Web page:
15. 15. Dependency Theory • Colonial process helped enrich some and impoverish others, economic positions are linked. • Poor nations are not simply lagging behind rich nations on the path to progress, exploitation is acceptable economics. Dependency involves (3) factors: 1. Narrow export economies 2. Lack of industrial capacity 3. Foreign debt (poor nations owe rich over 3 trillion)
  16. 16. Modernization v Dependency • Modernization theory assumes that all of the world was poor before the Industrial Revolution and that some nations were able to become rich. • Modernization theory sees rich nations as a solution to the problem of poverty. • Dependency theory assumes that today’s poor countries were actually better off before colonialism drained them of their wealth. • Dependency theory sees rich nations as the cause of global poverty.
  17. 17. Let’s Now Consider the Notion of Race: What is it? Does it exist? What is it used for?
  18. 18. What is Race? • A century ago, scientists divided up the world population racially as; Caucasoid, Negroid, Mongoloid. • Race is a social construct therefore “WE” create and recreate it • Society defines what race is 1. Biological; what we look like 2. Social; how we act, talk and/or dress 3. Cultural; food, religion and/or music • Race is an ethical idea
  19. 19. How does Race exist? • Race is a reflexive reality because we are only selves in relation to other people. • You can not know what the difference is between say whiteness and blackness if there isn’t some well defined clear interpretation of what the norm and standard is (i.e. the reflexive reality). • Race is a rather new social phenomenon that only came to exist with the rise of Europe and colonialism. • Racial definitions became an easy bureaucratic instrument for social stratification.
  20. 20. Hmmm….So Does Race Exist? • Blue: You have historically made the rules and the rules you make allow you to continue making the rules. You own the major sources of capital in the society, and are fully protected by the legal system. Overall, you have a great deal of wealth, power and influence. • Red: You have been denied permanent residence in the society, and you don’t speak the Blue’s language. You perform the worst jobs for very low pay. You have no legal rights at all. You are considered dirty and ignorant by others. • Green: You were once forced through fear and physical restraint to defer to Blue’s, although you organized and claimed some Green power, as a group you are still largely restricted to low income, high crime living areas. You are legally protected, however you are often the victims of racial profiling. You are considered lazy and criminal by most other groups. • Orange: You have been forced to live together in designated areas by the Blues. Your group is poor, has low educational attainment and low income. Your legal protection is poorly enforced. Your group has a high incidence of substance abuse. Other groups consider you pathetic. • Pink: Your group was once used as cheap labor, but you are now valued as intelligentsia. You can get good jobs, but you are socially ostracized by Blues and others. Many of you still live in ghettoized areas. You are protected legally, but enforcement varies according to income of the pinks. You are considered suspicious and untrustworthy.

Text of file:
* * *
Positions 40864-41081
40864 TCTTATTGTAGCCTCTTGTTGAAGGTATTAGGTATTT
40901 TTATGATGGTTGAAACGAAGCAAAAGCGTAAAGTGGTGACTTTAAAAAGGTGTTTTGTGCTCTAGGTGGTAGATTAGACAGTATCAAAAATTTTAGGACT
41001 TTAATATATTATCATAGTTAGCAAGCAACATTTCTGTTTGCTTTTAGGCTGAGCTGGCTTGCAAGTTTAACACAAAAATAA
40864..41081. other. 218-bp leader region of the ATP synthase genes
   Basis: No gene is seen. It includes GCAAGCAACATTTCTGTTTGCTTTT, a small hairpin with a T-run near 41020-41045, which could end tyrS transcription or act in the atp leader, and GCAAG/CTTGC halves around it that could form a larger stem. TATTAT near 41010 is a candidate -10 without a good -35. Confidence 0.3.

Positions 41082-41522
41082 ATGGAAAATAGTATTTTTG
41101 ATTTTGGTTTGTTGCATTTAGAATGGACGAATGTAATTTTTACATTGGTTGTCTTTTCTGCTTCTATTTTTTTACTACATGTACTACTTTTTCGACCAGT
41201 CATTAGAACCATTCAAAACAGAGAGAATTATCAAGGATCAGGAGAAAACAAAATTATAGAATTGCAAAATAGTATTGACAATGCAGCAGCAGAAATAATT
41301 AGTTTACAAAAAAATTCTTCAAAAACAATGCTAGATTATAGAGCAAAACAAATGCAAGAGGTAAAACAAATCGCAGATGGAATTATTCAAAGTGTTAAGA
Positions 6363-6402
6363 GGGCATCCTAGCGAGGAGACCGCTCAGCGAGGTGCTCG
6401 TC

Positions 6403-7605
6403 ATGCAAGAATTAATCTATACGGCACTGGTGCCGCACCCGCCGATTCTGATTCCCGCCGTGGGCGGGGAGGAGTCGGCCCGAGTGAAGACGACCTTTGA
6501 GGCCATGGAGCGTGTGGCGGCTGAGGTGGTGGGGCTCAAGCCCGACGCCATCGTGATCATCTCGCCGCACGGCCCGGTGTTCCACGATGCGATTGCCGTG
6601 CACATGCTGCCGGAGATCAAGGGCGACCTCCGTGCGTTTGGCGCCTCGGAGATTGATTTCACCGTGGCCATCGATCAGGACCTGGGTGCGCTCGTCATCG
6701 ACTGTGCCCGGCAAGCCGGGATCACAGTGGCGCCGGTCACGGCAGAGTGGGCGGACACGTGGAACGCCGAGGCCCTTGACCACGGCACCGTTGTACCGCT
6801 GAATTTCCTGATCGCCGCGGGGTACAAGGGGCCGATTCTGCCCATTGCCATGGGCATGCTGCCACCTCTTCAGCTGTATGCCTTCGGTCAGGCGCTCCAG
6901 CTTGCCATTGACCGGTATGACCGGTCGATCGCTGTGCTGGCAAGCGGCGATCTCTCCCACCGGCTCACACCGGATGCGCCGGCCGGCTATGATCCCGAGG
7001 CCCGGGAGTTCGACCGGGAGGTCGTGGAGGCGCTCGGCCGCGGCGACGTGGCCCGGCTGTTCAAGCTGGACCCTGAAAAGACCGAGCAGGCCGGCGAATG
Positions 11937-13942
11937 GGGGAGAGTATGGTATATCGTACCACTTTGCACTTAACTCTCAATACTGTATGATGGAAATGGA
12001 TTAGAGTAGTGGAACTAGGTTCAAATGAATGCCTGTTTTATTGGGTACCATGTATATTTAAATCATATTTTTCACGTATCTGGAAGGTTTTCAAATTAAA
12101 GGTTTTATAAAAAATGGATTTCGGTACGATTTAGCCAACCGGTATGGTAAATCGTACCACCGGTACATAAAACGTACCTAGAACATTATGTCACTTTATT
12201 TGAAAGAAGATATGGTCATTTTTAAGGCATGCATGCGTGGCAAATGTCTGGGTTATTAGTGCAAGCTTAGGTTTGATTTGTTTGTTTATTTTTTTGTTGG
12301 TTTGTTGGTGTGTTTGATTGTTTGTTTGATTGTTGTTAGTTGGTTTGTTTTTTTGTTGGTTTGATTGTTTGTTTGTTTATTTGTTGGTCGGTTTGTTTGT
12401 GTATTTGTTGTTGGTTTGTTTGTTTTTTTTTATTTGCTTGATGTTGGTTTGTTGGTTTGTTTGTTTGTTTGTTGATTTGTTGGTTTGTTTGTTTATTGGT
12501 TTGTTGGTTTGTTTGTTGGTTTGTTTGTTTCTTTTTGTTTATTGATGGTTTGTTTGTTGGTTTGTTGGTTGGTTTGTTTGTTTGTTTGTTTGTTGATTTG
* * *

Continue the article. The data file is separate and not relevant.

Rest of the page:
21. 21. How Else Do We Know Races Exist? • A society is considered “racialized” when there is a clear hierarchy of advantage, privilege and/or disadvantage based on race found within social, economic, political, a nd/or ideological arenas. • EXERCISE: review pg. 368- 376 especially National Map 14-3 White Asian or Latino Indigenous or African American
  22. 22. Race is Used as a Method to Stratify Society Which Creates Racism
  23. 23. How Racism Works: Racism Prejudice Stereotypes Discrimination Isolate Small Group Covert Institutionalized Discrimination Indirect Institutionalized Past-in-Present Side Effect Direct Institutionalized
  24. 24. Forms of Discrimination • Isolate: When the actions of one or two group members of a dominant group have the intent to harm members of a subordinate group but this behavior is not socially accepted by society. • Small group: This form of discrimination is just like “isolate” except it is composed of a small group rather than individuals. • Covert: This form of discrimination also has the intention to harm but it’s done in secrecy.
  25. 25. Forms of Institutionalized Discrimination • Direct Institutionalized: Is a form of discrimination that is a part of everyday life, with an intent to harm and it is socially accepted. • Indirect Institutionalized: Is a form of discrimination that is also a part of everyday life and is socially accepted but it has no intent to harm. (2) Forms of Indirect Institutionalized: 1. Past-in-Present 2. Side Effect
  26. 26. Counter Argument to Discrimination Reverse Discrimination
  27. 27. Rationalizations for Racism • Abstract Liberalism: Abstract principles of liberalism of liberalism to racial matters (i.e. “Race should not be a factor when judging people”). • Biologization of Culture: Cultural rationalizations for explaining minorities statues in society (i.e. “Blacks are lazy”). • Naturalization of Racial Matters: Naturalization of matters that reflect the effects of the racial order (i.e. explaining segregation as a natural occurrence). • Minimization of Racism: Denial of structural character of discrimination viewed as limited, sporadic and declining in significance.
  28. 28. Color of Fear Who Do You Fear?